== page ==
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21st Century Alchemy

We have a scholarship for death.
A tempting cause to cease your breath.
It flows from pockets, mine and yours
Past wretched mass and teeming shores
And far away, to deserts brown
To put the mujaheddin down.
Some will come back, it’s safe to know
In boxes wooden, down below
The deck of that which brought it there,
Once laughing in the open air.

But men in suits with wounded pride
Collectivized a suicide
For no one wants to go alone
(It’s only good if it is known
To everyone).  And more join in:
The foreigners who might have been
Our brothers, in a kinder time
Now race us to a touchdown mine.
(What?  It’s not a goal when he
Has both his legs rent at the knee?
The wisest man, there on TV
Explained it all last night to me.)

So what, you ask, are paid the dead?
A nylon backpack full of lead.
True, some is lost to reach the gates
Wherein old Paracelsus waits.
For otherwise how is lead spent?
You use those bullets, every cent.
And gleaming knife, your helmet new.
If only that worked out here too!
But any good transmuter’s dead-
The ones we’ve left turn gold to lead.

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Villanelle for (whenever it’s due, I forgot)

Conversion

“I think you’re sick, my dear,” she said.
No, you’ve Munchausen by proxy.
“Be careful or you’ll wind up dead.”

Her voice the worst thing in my head
As in this old chair she rocks me.
“I think you’re sick, my dear,” she said.

“Why, just last night you lay in bed
And you slept right through my knocks three.
Be careful or you’ll wind up dead.”

I feel a growing sense of dread.
Now whatever could these shocks be?
“I think you’re sick, my dear,” she said.

“The fever starts to scorch your head
So please hold your orthodoxy.
Be careful or you’ll wind up dead.”

But all the life from me was bled.
Her compassion almost mocks me.
“I think you’re sick, my dear,” she said.
“Be careful or you’ll wind up dead.”
(Too late.)

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Analysis for November 16th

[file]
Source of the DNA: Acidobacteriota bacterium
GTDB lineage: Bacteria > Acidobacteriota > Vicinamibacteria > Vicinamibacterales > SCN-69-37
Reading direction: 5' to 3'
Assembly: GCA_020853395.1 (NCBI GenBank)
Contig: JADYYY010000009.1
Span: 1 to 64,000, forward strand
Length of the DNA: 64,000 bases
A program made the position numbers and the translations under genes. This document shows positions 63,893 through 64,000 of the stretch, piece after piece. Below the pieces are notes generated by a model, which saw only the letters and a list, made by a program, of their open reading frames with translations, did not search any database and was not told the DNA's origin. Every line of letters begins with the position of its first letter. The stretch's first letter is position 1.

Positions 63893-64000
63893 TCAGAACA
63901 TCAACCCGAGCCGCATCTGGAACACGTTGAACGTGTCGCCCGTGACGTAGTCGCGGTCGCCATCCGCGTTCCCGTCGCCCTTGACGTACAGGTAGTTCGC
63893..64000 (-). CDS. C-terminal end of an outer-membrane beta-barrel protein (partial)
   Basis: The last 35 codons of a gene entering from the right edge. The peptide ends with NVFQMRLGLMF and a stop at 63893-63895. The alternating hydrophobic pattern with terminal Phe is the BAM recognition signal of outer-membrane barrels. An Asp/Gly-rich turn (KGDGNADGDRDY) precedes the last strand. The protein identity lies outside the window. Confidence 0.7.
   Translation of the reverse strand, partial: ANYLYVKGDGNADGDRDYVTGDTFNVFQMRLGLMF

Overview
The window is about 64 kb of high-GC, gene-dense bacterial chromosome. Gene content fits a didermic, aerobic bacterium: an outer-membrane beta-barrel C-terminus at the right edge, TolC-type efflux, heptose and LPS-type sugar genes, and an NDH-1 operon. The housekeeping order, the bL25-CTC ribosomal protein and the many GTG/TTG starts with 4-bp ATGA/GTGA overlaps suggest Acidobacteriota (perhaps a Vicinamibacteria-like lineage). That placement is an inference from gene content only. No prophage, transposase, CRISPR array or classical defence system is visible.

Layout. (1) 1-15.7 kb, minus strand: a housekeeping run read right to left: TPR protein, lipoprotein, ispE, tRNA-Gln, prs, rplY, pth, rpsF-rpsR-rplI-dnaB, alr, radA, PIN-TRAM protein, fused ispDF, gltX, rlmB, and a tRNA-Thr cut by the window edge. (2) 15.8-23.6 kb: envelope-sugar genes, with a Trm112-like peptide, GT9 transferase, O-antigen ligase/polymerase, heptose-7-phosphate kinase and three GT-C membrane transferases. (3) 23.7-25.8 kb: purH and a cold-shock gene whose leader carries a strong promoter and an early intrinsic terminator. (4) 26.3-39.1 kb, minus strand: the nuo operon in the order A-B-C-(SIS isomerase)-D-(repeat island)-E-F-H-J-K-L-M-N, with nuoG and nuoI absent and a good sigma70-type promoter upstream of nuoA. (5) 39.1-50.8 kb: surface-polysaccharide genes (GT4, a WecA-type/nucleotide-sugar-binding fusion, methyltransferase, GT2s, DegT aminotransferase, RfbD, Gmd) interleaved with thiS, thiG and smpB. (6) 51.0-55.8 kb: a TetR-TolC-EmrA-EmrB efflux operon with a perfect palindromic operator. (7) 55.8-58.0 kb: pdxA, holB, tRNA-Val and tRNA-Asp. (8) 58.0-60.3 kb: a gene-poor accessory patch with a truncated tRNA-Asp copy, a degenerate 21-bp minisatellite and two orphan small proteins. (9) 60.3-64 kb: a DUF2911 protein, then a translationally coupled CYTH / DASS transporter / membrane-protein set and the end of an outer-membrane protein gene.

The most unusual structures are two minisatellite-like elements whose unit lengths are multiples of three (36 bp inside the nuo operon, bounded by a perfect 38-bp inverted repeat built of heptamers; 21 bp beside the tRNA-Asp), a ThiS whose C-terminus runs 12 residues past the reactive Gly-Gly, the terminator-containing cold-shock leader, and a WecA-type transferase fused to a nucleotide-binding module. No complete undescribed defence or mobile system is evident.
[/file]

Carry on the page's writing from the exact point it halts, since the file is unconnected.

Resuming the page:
The “Greater Romantic Lyric” certainly lives up to its name.  Its defining characteristics are its length and extreme focus on the self.  Coleridge’s “Frost at Midnight” is a perfect example of this.  The title is highly misleading- the poem is not about frost at midnight, but about Coleridge himself.  The titular frost only appears or is implied in lines 1, 2, and 72-74.  Most of the first verse is not specifically about Coleridge, but serves to set up the second, which is entirely about Coleridge’s past.  Much of these two first verses are based on a supernatural notion, as is consistent with Coleridge’s work, but the focus on the self seems rather out of place for this particular poet, given the nature of his more famous works, which do not mention Coleridge himself or use an anonymous narrator who clearly cannot be the real Coleridge (yes, this is a direct allusion to Kubla Khan).  After this point, there isn’t really a story behind the poem any more.  The last two verses seem to be poetry for poetry’s sake, as if Coleridge, tired of his usual Romantic style, had borrowed Wordsworth’s sensibilities briefly.  Wordsworth usually has a better flow of thought, though.

I apologize for my dismal contribution for this week.  I didn’t particularly find any of these appealing.

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Review: Billy Collins

I rather enjoyed Billy Collins’ poetry- it was a bit simple for my taste, but it was innovative and bold in dealing with modern times.  Satirical poetry seems to be a dead art lately, but some of Collins’ poems perfectly fit into that vein.  I didn’t consider any of his works to be spectacular, but the bottom line was certainly high.  His best poems came at the beginning- the first three were all excellent works.  The second in particular, which initially seemed to be a rambling take on a trivial event- heatstroke in Italy- was superbly constructed, with the almost nonsensical beginning belying the individual threads coming together in the end.  Collins’ voice did not significantly assist or hinder the delivery of the poems- I’m not entirely sure there is an advantage to either reading or hearing his work, other than, as he stated, some pieces may seem to blend together if not given gaps in between.  Sadly, I did not pay much heed to Collins’ assertion that poetry begets more poetry and will eventually exhaust itself, and immediately went back and wrote a 12-line poem in a style whose name I don’t recall.